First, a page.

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Article
March 26, 1955

PHARYNGOCONJUNCTIVAL FEVEREPIDEMIOLOGICAL STUDIES OF A RECENTLY RECOGNIZED DISEASE ENTITY

Author Affiliations

Bethesda, Md.

From the U. S. Public Health Service, National Institutes of Health, National Microbiological Institute.

JAMA. 1955;157(13):1083-1092. doi:10.1001/jama.1955.02950300011003
Abstract

Through the interest and cooperation of private practicing physicians and health officers in the various communities of metropolitan Washington, D. C., and Leesburg, Va., we observed over 300 cases of an acute respiratory illness that appears to represent a newly recognized communicable disease entity. In brief, the clinical disease was characterized by fever, pharyngitis, and conjunctivitis, occurring either singly or in combination. A newly discovered virus, adenoidal-pharyngeal-conjunctival (APC) type 3, was recovered from 80 of the patients, and a specific serologic antibody response was found in practically every patient tested. Epidemiologically, cases occurred in all age groups but predominantly in children. The disease occurred in epidemic form in a summer day camp and in two residential neighborhood outbreaks, and it has occurred sporadically throughout the area. The disease was apparently infectious and spread from person to person, with an incubation period of five to nine days.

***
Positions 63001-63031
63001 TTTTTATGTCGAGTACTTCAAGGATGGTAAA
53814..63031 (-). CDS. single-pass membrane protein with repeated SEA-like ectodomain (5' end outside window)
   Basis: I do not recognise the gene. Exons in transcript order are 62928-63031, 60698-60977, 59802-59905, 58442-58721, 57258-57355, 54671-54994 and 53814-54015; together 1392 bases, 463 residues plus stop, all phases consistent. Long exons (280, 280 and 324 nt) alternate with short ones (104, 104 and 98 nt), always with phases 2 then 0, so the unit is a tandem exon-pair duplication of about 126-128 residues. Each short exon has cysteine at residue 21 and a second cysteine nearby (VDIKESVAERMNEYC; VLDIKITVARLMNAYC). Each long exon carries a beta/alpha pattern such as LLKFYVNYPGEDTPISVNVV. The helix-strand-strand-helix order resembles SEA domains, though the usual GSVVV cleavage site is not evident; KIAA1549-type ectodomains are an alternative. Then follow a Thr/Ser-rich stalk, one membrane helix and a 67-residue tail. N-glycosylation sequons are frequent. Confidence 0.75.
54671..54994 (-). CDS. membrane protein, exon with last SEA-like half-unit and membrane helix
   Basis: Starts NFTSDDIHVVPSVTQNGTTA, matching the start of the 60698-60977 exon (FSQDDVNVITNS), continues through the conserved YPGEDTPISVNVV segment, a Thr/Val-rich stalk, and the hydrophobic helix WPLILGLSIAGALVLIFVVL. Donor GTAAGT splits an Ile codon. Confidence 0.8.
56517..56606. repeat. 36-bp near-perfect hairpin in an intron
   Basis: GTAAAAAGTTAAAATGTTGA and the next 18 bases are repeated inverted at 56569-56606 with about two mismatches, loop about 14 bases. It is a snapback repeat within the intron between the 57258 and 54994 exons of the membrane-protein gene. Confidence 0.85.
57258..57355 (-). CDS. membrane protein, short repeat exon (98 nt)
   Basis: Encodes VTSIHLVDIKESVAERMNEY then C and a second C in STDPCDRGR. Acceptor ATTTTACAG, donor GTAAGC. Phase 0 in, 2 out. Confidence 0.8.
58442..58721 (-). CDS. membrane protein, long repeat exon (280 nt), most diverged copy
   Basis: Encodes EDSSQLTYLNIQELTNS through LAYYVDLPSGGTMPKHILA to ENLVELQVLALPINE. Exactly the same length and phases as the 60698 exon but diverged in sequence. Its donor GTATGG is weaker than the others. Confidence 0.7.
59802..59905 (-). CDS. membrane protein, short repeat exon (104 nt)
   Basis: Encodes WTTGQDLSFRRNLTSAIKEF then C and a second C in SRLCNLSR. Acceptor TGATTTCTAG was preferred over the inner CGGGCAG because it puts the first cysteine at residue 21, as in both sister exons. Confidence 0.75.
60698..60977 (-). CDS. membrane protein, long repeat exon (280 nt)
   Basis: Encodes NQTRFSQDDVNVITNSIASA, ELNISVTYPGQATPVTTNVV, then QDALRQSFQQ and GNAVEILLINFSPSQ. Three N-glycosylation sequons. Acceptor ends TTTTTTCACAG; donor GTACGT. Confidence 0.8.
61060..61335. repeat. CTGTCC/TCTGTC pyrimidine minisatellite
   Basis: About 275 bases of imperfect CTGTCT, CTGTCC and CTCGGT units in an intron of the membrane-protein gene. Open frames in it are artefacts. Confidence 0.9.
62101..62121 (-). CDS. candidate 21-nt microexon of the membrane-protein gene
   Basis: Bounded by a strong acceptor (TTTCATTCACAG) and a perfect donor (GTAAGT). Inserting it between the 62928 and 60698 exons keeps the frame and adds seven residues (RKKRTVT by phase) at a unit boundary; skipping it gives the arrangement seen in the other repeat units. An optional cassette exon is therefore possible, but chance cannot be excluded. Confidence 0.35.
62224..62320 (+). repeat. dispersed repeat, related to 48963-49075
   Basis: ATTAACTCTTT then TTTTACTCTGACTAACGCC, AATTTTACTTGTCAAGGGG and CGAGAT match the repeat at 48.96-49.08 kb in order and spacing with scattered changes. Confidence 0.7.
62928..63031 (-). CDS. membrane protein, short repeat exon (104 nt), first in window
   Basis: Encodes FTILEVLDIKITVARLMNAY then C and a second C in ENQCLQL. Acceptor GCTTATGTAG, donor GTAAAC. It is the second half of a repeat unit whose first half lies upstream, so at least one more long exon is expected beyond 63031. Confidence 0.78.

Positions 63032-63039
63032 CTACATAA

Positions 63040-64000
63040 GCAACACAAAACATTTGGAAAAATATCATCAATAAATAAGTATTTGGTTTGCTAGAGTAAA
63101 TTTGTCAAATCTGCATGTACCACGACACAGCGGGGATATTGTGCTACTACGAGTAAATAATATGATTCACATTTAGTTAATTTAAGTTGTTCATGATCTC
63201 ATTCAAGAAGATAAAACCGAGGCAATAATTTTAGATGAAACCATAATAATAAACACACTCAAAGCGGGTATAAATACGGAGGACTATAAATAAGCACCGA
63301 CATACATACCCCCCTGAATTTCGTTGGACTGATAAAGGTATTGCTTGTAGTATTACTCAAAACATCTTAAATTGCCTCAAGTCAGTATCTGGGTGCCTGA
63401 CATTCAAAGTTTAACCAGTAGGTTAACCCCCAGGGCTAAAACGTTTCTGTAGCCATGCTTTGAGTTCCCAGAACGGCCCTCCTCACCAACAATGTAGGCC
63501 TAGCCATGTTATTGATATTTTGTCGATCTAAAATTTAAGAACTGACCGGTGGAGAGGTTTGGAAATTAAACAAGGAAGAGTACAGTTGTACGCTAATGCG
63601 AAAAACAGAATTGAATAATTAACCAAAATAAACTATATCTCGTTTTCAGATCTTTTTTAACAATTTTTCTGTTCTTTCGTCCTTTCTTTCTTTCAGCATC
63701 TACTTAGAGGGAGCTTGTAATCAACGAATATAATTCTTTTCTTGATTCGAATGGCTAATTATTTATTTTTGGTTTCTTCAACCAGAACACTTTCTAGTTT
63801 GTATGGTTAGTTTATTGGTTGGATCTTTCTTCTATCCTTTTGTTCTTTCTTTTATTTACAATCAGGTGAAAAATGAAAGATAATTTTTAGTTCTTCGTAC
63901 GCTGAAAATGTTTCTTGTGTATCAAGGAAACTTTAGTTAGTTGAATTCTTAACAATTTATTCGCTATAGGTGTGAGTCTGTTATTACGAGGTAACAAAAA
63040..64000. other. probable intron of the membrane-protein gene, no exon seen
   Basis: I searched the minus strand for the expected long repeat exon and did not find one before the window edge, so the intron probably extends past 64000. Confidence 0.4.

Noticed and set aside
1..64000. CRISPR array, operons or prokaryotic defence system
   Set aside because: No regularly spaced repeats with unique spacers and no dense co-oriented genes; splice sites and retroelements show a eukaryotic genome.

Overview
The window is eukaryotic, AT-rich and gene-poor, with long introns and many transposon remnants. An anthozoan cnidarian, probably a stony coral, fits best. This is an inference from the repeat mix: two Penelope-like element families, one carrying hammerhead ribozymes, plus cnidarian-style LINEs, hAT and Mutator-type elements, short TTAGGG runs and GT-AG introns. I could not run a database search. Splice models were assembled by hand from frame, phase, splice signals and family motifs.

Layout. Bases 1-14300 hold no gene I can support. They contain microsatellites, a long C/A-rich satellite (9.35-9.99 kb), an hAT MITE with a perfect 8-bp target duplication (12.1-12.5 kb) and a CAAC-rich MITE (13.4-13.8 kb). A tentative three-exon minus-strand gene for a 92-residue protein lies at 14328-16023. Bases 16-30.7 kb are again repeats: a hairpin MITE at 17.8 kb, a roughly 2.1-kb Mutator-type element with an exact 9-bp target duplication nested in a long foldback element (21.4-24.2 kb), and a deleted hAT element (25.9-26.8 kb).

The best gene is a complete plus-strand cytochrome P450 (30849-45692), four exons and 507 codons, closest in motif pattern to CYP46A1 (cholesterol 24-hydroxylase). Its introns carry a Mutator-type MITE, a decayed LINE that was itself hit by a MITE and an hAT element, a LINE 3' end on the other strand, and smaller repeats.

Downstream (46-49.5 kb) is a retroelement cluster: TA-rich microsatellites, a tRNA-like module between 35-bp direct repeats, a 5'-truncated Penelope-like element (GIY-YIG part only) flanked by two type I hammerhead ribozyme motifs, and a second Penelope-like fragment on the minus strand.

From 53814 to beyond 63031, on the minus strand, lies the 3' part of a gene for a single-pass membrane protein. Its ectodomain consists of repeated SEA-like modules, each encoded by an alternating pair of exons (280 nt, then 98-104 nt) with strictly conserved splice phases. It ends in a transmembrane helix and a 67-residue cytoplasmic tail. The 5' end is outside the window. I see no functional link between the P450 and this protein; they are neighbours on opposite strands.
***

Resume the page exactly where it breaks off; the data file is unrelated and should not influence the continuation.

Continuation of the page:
The adenoidal-pharyngeal-conjunctival viruses are

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